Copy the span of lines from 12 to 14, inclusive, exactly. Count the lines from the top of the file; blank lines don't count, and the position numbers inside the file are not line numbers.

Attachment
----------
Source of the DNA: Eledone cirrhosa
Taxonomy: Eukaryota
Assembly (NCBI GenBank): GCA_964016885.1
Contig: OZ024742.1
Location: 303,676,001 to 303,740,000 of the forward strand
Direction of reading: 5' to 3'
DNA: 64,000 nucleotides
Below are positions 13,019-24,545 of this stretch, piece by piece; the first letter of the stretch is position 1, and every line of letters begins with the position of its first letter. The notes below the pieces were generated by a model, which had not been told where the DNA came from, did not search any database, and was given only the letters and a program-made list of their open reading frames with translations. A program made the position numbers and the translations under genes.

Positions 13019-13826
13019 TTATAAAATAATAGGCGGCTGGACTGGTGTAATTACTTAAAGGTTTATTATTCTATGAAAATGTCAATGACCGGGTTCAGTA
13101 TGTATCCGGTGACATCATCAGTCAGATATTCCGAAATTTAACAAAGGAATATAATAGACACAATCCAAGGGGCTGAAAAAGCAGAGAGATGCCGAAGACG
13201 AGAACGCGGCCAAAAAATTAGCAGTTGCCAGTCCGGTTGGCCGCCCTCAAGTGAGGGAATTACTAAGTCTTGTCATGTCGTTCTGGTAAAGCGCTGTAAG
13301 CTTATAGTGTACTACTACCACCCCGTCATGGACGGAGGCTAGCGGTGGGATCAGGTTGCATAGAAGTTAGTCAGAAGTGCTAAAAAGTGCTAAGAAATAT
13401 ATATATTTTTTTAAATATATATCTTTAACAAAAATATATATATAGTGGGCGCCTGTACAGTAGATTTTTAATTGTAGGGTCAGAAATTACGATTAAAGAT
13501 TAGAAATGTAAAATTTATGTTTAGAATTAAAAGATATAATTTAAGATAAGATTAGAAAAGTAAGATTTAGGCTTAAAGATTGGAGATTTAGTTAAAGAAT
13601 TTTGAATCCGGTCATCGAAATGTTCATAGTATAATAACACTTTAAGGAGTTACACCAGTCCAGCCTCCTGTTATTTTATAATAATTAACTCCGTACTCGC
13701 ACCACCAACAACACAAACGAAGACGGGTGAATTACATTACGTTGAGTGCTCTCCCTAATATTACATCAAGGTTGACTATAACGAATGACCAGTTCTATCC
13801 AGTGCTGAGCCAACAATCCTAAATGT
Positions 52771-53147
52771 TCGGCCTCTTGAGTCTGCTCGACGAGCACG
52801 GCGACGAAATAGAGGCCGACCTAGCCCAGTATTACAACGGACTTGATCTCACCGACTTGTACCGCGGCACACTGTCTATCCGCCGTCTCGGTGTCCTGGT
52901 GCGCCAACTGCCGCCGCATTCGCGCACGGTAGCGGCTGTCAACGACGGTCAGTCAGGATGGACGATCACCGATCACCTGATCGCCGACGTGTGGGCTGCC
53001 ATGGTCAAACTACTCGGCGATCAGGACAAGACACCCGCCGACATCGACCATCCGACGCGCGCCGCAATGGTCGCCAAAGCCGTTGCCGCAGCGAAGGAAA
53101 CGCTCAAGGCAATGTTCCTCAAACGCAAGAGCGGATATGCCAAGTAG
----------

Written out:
13201 AGAACGCGGCCAAAAAATTAGCAGTTGCCAGTCCGGTTGGCCGCCCTCAAGTGAGGGAATTACTAAGTCTTGTCATGTCGTTCTGGTAAAGCGCTGTAAG
13301 CTTATAGTGTACTACTACCACCCCGTCATGGACGGAGGCTAGCGGTGGGATCAGGTTGCATAGAAGTTAGTCAGAAGTGCTAAAAAGTGCTAAGAAATAT
13401 ATATATTTTTTTAAATATATATCTTTAACAAAAATATATATATAGTGGGCGCCTGTACAGTAGATTTTTAATTGTAGGGTCAGAAATTACGATTAAAGAT